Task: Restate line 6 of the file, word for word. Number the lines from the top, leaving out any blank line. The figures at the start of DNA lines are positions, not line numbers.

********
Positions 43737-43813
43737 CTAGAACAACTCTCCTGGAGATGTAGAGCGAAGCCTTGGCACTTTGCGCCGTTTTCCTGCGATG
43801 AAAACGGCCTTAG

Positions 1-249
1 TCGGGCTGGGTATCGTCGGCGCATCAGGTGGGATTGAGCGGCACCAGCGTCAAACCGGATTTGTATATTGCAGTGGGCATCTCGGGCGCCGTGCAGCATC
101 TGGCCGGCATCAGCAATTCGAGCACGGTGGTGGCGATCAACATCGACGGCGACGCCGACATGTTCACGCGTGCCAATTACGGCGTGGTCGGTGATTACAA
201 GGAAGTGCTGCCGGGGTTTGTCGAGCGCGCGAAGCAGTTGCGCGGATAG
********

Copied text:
101 TGGCCGGCATCAGCAATTCGAGCACGGTGGTGGCGATCAACATCGACGGCGACGCCGACATGTTCACGCGTGCCAATTACGGCGTGGTCGGTGATTACAA